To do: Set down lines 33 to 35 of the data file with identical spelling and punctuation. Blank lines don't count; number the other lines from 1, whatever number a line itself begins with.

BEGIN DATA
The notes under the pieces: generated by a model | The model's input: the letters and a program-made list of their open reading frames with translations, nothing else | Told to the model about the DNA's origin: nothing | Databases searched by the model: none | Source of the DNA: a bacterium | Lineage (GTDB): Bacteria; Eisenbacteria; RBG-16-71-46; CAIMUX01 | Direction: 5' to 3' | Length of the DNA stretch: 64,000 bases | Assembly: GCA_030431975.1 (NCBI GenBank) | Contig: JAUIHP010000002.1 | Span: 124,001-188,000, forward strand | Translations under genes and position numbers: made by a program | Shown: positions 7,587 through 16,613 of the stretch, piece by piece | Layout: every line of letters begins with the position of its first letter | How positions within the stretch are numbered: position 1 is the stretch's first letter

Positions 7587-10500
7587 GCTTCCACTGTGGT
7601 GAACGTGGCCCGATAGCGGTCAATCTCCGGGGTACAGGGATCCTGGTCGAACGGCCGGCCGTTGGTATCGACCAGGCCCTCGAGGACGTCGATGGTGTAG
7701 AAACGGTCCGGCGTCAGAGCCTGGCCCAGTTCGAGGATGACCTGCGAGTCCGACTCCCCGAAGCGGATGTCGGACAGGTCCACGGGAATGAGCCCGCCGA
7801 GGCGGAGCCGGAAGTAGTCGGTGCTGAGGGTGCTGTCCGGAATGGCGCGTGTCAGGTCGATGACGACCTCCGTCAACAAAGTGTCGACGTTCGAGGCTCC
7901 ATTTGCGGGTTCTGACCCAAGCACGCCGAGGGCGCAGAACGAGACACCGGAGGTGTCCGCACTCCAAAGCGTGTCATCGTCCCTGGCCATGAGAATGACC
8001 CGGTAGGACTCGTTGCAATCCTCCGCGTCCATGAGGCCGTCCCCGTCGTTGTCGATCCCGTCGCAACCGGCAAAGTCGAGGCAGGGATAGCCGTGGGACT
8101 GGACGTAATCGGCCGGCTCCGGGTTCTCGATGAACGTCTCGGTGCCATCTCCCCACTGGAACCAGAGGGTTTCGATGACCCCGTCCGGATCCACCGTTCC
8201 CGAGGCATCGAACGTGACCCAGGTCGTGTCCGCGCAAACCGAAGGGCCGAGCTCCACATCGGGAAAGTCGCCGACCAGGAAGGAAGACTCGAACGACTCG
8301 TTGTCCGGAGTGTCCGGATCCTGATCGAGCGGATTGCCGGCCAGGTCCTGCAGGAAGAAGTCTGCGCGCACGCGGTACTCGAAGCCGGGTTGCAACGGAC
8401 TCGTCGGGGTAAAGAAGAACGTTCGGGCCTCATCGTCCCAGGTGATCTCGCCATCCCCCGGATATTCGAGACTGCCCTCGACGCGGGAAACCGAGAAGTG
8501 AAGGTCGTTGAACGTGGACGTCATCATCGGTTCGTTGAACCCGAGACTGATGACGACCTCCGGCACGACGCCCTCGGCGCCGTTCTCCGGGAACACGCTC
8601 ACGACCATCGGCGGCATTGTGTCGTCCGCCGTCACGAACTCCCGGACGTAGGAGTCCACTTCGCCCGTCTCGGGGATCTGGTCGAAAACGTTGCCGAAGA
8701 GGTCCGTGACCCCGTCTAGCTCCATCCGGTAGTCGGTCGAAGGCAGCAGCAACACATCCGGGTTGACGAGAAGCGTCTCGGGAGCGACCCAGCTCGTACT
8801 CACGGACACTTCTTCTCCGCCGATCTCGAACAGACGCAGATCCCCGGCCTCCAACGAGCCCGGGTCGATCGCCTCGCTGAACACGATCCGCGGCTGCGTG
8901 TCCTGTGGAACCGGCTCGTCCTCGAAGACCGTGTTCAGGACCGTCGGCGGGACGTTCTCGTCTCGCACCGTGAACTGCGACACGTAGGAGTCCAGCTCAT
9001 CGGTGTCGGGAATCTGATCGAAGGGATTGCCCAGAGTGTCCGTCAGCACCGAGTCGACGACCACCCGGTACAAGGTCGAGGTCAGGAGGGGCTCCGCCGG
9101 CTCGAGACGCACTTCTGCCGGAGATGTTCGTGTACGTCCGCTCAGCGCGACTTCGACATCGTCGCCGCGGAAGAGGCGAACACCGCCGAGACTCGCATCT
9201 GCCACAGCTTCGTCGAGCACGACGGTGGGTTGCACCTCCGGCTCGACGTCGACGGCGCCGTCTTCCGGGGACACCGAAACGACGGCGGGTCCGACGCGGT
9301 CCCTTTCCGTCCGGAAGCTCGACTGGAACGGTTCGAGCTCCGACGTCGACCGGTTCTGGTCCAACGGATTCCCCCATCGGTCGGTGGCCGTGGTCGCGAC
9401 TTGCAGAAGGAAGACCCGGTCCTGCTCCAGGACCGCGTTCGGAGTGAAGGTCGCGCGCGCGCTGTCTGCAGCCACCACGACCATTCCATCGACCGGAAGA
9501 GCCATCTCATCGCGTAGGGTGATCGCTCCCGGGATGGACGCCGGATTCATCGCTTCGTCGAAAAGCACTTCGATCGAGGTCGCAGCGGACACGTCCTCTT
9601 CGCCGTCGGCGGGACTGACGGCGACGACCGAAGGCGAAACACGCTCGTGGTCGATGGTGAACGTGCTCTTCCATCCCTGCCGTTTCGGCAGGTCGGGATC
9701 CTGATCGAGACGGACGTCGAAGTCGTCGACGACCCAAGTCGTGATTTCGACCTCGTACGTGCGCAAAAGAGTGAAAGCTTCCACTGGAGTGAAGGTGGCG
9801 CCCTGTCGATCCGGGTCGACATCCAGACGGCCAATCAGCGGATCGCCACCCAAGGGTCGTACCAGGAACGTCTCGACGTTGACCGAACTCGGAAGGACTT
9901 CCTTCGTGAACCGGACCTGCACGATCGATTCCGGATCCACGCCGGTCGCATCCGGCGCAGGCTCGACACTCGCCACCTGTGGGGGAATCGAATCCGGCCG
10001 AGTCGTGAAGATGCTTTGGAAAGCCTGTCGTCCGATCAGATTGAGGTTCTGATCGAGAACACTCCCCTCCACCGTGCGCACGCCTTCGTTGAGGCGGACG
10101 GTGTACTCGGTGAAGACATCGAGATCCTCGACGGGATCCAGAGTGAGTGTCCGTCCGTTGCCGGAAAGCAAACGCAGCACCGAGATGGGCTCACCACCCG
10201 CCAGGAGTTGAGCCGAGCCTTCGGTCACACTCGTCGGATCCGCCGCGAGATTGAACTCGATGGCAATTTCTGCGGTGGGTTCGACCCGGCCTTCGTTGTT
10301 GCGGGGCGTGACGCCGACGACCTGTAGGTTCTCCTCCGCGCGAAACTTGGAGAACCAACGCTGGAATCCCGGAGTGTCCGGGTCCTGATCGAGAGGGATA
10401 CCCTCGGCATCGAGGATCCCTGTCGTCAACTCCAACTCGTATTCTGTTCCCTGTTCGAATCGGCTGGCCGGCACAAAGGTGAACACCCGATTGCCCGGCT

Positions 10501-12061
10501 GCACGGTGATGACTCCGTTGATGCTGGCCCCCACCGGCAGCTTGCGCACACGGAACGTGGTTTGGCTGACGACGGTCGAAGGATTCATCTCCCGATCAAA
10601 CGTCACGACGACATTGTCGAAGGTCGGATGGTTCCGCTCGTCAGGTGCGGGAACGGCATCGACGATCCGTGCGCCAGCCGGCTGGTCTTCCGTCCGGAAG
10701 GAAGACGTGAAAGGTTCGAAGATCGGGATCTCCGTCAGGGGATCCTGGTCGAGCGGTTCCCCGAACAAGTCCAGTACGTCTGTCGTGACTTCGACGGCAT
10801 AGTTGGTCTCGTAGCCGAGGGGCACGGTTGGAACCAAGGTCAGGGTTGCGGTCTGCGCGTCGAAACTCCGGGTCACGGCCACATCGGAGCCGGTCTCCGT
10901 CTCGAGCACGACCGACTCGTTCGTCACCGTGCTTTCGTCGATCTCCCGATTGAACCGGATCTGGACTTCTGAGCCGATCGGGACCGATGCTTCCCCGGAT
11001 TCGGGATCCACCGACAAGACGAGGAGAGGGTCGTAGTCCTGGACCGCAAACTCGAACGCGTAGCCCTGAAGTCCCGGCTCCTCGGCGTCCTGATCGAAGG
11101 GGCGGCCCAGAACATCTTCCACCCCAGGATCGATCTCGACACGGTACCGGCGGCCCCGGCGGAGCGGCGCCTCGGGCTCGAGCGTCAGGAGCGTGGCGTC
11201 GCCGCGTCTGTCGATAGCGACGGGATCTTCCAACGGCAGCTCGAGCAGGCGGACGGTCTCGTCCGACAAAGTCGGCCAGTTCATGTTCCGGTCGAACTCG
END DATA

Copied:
Positions 10501-12061
10501 GCACGGTGATGACTCCGTTGATGCTGGCCCCCACCGGCAGCTTGCGCACACGGAACGTGGTTTGGCTGACGACGGTCGAAGGATTCATCTCCCGATCAAA
10601 CGTCACGACGACATTGTCGAAGGTCGGATGGTTCCGCTCGTCAGGTGCGGGAACGGCATCGACGATCCGTGCGCCAGCCGGCTGGTCTTCCGTCCGGAAG